Instead of abandoning science after entering industry, Tony has continually pushed back the frontiers with some 50 peer-reviewed publications including several seminal works on the opening of the north Atlantic Ocean and the structure and petroleum geology of the northwest European Atlantic margin. This is a complex magmatic margin exhibiting tectonics, subsidence, intrusive and extrusive volcanics, along-strike segmentation and compression/inversion but the proven existence of petroleum systems in the non-basalt-covered areas makes the region’s geo-political stability a tempting counter to its icy, stormy waters. Tony’s published tectonic-palaeogeographic syntheses of the North Atlantic-Arctic region present a wealth of ideas, forming a much-cited basis for exploration and academic research. Statoil remains the leading explorer in this challenging frontier province, achieving the first offshore penetration of the basalt sequence and a second well planned for 2011, in addition to the successful joint discovery of Rosebank in conjunction with Chevron.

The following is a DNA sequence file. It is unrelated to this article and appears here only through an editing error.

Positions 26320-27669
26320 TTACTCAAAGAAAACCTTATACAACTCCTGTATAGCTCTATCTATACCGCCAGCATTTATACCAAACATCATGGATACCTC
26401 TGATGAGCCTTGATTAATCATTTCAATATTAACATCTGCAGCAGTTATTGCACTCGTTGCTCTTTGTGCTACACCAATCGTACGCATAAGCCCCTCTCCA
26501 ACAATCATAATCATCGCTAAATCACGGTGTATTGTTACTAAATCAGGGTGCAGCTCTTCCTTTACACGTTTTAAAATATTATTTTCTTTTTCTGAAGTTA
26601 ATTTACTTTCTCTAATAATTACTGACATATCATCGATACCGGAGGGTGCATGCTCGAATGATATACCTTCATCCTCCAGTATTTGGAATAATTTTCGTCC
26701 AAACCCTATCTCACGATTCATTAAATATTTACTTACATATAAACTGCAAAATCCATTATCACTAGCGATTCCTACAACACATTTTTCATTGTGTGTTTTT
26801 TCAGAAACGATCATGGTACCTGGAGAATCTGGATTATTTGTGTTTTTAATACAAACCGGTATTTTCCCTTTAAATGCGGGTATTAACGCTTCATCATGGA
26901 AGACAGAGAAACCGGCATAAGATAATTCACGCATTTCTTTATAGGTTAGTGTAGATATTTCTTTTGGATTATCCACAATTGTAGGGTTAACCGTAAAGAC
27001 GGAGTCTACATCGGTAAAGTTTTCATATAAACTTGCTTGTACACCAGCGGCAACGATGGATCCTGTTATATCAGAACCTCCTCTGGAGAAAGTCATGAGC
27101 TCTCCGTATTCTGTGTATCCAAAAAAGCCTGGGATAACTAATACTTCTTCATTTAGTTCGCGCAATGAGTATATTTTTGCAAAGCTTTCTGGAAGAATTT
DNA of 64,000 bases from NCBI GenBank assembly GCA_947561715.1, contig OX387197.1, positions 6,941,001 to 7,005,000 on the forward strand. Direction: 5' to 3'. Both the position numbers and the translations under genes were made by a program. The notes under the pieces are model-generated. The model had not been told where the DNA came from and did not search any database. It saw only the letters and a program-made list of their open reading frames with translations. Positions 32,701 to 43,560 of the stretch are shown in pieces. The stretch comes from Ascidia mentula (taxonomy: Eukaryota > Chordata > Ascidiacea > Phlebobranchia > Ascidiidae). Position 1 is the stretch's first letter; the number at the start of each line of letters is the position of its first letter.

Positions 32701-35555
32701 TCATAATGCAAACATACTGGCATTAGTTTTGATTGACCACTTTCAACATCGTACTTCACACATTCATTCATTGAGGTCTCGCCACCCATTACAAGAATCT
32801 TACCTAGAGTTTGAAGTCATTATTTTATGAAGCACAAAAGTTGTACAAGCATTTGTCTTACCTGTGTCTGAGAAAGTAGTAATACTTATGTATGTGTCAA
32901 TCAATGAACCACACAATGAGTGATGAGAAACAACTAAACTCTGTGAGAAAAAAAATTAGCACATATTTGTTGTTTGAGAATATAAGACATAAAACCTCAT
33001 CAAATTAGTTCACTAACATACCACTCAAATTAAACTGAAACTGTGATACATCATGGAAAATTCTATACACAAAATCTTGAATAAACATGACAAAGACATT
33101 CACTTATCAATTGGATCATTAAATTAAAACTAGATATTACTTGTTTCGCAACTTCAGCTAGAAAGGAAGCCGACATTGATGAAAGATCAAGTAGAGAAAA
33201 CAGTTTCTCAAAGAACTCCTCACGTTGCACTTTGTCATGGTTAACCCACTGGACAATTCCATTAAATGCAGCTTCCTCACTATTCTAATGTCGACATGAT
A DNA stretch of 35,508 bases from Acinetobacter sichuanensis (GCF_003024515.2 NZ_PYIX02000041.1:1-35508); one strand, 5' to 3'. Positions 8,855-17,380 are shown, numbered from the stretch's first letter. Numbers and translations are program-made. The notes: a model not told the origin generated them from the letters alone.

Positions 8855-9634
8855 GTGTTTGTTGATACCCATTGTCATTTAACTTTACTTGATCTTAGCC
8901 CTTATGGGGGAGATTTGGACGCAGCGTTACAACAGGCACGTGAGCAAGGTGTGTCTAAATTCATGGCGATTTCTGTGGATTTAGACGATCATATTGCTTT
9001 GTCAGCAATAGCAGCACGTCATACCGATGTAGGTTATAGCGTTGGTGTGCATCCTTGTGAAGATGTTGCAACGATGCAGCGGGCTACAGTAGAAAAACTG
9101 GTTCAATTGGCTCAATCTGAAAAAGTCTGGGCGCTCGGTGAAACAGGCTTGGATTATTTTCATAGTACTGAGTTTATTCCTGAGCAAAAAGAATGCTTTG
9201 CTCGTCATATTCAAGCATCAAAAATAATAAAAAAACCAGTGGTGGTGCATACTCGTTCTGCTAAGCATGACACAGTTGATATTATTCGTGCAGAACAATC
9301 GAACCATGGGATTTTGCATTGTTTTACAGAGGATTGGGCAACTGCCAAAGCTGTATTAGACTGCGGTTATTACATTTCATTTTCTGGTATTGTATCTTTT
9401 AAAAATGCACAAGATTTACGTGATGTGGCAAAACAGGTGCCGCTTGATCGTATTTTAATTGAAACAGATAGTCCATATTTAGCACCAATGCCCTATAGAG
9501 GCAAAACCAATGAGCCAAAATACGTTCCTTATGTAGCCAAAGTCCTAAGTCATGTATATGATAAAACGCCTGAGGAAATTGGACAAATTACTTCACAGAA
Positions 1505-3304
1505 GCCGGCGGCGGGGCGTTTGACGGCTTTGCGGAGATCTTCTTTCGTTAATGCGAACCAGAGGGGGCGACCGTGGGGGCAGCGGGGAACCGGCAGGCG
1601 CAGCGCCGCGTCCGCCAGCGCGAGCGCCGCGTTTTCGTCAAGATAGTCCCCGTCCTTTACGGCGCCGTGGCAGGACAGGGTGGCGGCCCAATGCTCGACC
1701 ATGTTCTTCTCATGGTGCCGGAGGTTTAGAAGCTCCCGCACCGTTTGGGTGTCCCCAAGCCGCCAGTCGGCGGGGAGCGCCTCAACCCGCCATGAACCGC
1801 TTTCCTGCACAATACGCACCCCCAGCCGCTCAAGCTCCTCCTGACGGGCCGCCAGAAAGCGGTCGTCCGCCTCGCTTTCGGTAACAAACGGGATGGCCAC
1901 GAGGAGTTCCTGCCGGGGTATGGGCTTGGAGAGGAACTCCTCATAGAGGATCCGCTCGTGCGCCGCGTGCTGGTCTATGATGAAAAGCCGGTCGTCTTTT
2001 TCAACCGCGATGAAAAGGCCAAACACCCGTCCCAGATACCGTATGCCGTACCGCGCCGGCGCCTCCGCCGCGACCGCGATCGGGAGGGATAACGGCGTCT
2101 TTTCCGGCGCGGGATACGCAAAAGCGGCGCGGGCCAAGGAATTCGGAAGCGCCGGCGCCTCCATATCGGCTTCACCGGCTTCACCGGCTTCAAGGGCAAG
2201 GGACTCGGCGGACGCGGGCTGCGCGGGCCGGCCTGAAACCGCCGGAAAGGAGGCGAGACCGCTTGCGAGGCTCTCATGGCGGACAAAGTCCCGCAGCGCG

I first met Tony when we both sat on the UK’s Natural Environment Research Council’s Management Committee for the joint industry-academic Ocean Margins research programme. We were part of the team trying to decide how to get the best research and training bang for the buck out of the programme budget and ended up having a great deal of fun together. I then kept coming across Tony on various bodies such as the UK industry liaison panel for the Integrated Ocean Drilling Programme, the Earth Sciences Advisory Board at Durham University (where he is also Honorary Professor of Petroleum Geoscience and a Director of the Centre for Research into Earth Energy Systems) , and the Editorial team of the journal Petroleum Geoscience. Either the UK is a geoscientific microcosm or Tony manages to be everywhere at all times, popping up at just the right moment like an exchange meson for the force that binds industry and academic research. How Tony finds the time for these extra-curricular activities and to hold down a demanding management rôle in Statoil is beyond comprehension but it testifies to his drive to promote a single community of earth scientists undivided by academic or industrial affiliation. I am sure that Statoil sees benefit in supporting these activities through the exchange of innovative ideas across the corporate boundary and the opportunity to enhance the development and career prospects of young geoscientists.